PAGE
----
$n$-sphere

$$ \gdef\S{\mathrm{S}} \gdef\darc{d_{\mathrm{arc}}} \gdef\a#1#2{\mathrm{A}_{#1}\p{#2}} \gdef\acap#1#2{\mathrm{A}^{\mathrm{\!cap}}_{#1}\p{#2}} $$

Let $\mathrm{S}_n(r)$ be an $n$-dimensional hypersphere, or $n$-sphere, of radius $r$ centered at the origin:

$$ \begin{align} \mathrm{S}_n(r) = \setb{\vec x ∈ \R^n}{\norm{\vec x}_2 = r} \end{align} $$

The volume and surface area of are given by formulas involving the Gamma function $Γ\p{\dummyarg}$:

$$ \begin{align} \mathrm{V}_{n}\p {r} &= \frac{π^{\frac n2}}{\mathrm{Γ}\p{\frac n2 + 1}} r^n &&& \a{n}{r} &= \frac{2 π^{\frac n2}}{\mathrm{Γ}\p{\frac n2}} r^{n-1} \end{align} $$

When the radius is left out it is implied to be one, so $S_n$, $V_n$ and $A_n$ are the unit $n$-sphere and its volume and surface area respectively.

Distance Metrics

There are two commonly used distance functions on the unit $n$-sphere, the chord distance, $d_{\mathrm{chord}}$, and arc length $d_{\mathrm{arc}}$.

The chord length is simply the metric inherited from the surrounding $\R^n$ space

$$ \begin{align} d_{\mathrm{chord}}(\vec a, \vec b) = \norm{\vec a - \vec b}_2 \end{align} $$

The arc length, $\darc$, or great-circle distance, is the length of the shortest path between two points on $\S^n$. In one dimension $\S^1 = \set{-1, 1}$ and $\darc$ is ill-defined because there is no connecting path on $\S^1$. A natural extension in this case is to define $\darc ∈ \set{0, \pi}$. We can compute $\darc$ as

$$ \begin{align} \darc\p{\vec a, \vec b} = \cos^{-1}\p{\vec a ⋅ \vec b} \end{align} $$

While not technically a distance function, another popular function is the 'cosine distance':

$$ \begin{align} d_{\mathrm{cos}}(\vec a, \vec b) = 1 - \vec a ⋅ \vec b \end{align} $$

We can geometrically interpret the various distances by considering the plane spanned by $\vec a$ and $\vec b$ intersecting $\mathrm{S}_n$:

Geometric interpretation of distances

The distances $d_{\mathrm{arc}}$ and $d_{\mathrm{chord}}$ are related by

$$ \begin{align} d_{\mathrm{chord}} &= 2 \sin\p{\frac{d_{\mathrm{arc}}}{2}} &&& d_{\mathrm{arc}} &= 2 \sin^{-1}\p{\frac{d_{\mathrm{chord}}}{2}} \end{align} $$

for small distances they are good approximations of each other with an error of $O(d^3)$.

$\darc$ Distribution

Consider the uniform distribution on the $n$-sphere. Uniform here taken to mean the natural Lebesgue measure. An elegant procedure to sample from this distribution is by generating standard normal random vectors and normalizing them:

def sample_sphere(count=1, n=1, r=1, rng=np.random.default_rng()):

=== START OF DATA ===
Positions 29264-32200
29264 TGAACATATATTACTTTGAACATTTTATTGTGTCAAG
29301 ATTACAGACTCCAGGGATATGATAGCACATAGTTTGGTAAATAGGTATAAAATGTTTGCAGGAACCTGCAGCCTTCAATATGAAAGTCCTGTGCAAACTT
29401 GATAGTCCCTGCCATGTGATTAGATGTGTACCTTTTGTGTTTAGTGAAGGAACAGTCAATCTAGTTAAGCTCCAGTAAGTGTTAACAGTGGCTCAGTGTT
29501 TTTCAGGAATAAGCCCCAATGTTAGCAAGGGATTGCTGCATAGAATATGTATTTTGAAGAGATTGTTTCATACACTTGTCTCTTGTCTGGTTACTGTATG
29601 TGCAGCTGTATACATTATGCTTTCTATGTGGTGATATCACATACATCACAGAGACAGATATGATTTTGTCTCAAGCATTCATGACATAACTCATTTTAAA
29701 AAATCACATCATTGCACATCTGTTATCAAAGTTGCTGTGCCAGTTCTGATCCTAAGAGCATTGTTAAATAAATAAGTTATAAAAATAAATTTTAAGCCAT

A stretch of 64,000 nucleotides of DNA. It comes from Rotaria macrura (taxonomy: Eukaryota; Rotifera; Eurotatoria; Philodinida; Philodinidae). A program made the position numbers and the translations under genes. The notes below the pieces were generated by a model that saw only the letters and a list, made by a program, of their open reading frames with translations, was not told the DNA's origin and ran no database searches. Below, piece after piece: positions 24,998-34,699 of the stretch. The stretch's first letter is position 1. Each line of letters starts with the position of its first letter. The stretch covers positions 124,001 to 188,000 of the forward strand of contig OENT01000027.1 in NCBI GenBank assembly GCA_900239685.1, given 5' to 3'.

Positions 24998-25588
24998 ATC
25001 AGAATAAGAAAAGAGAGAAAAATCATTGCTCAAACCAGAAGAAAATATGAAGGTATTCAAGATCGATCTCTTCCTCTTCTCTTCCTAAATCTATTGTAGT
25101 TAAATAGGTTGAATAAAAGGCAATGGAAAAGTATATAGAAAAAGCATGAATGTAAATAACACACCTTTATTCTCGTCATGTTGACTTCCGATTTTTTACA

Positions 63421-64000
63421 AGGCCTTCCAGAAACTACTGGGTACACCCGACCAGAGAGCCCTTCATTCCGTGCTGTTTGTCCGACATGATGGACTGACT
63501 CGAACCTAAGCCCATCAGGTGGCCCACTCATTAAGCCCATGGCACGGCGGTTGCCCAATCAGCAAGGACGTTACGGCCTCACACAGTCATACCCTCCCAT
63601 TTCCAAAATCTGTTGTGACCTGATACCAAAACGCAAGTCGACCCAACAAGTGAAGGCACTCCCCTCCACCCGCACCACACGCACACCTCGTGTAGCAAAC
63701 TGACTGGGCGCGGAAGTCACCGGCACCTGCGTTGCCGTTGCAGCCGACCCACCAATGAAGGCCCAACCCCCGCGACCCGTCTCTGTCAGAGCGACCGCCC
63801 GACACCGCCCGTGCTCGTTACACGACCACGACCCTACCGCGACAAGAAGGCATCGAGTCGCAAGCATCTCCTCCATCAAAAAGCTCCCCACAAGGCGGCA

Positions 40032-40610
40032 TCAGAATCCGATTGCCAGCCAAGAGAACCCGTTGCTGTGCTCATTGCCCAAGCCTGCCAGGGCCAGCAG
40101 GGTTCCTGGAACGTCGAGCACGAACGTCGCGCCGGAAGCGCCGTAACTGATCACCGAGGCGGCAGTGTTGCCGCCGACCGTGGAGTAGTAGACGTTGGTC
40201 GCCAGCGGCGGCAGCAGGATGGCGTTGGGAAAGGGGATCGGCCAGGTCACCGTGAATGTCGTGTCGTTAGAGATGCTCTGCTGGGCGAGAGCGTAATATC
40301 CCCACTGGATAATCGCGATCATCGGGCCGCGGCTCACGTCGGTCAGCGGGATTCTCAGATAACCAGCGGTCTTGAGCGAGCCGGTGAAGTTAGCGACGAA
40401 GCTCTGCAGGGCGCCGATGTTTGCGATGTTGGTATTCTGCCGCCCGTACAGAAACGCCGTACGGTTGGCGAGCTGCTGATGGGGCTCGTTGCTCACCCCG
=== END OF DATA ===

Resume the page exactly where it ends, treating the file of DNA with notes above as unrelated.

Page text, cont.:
x = rng.standard_normal((count, n))
    return r * x / np.linalg.norm(x, axis=1)[:, np.newaxis]

Draw a pair of vectors $\vec a$, $\vec b$ from the unit $n$-sphere and consider their distance $d_{\mathrm{arc}}\p{\vec a, \vec b}$. Let's do this numerically by generating many distances and plotting the histogram. We do this for a number of dimensions to see how the distribution evolves:

Arc length distribution (numerical)

We see the exceptional bimodal behaviour in one dimension, in two dimensions the distances are uniformly distributed, and with higher dimensions the distribution converges to $\frac π2$. The value $\frac π2$ is the distance from a pole to the equator. Intuitively as we increase the number of dimensions there will be more space orthogonal to a given vector.

My first guess was a Beta distribution with parameters $α = β = n - 1$. This matches the behaviour at dimensions $1$ and $2$, and behaves similarly for higher dimensions. Unfortunately, for $n=3$ and higher it is very subtly wrong, as can be seen when we overlay it on a high resolution histogram

Arc length distribution

So let's find the true distribution. Given a point $\vec a ∈ \S^n$, the set of points a distance $d$ away from $\vec a$ is a $n - 1$-sphere of radius $\sin d$, that is $\S^{n-1}\p{\sin d}$. The infinitesimal probability of hitting this set is (see appendix for derivation)

$$ \begin{align} f_n(d) &= \frac{\a{n-1}{\sin θ}}{\a{n}{1}} =\frac{\sin^{n-2} d}{Β\p{\frac 12, \frac n2 - \frac 12}} \end{align} $$

where $Β$ is the Beta function

$$ \begin{align} Β\p{a,b} = \frac{Γ\p{a} Γ\p{b}}{Γ\p{a + b}} \end{align} $$

For consecutive values of $n$ the probability density function $f_n\p{\darc}$ looks like

Arc length distribution

References

Appendix: Derivation

$$ \begin{aligned} f_n(d) &= \frac{\a{n-1}{\sin θ}}{\a{n}{1}} = \frac{\p{ \frac{2 π^{\frac{n-1}{2}}}{\mathrm{Γ}\p{\frac {n-1}{2}}} \p{\sin θ}^{n-2} }}{\p{ \frac{2 π^{\frac n2}}{\mathrm{Γ}\p{\frac n2}} 1^{n-1} }} \\&= \frac{1}{\sqrt{π}} \frac{\mathrm{Γ}\p{\frac n2}}{\mathrm{Γ}\p{\frac {n-1}{2}}} \sin^{n-2} θ =\frac{\mathrm{Γ}\p{\frac n2}}{\mathrm{Γ}\p{\frac 12}\mathrm{Γ}\p{\frac n2 - \frac 12}} \sin^{n-2} d \\&= \frac{\sin^{n-2} d}{Β\p{\frac 12, \frac n2 - \frac 12}} \end{aligned} $$

Remco Bloemen
Math & Engineering
https://2π.com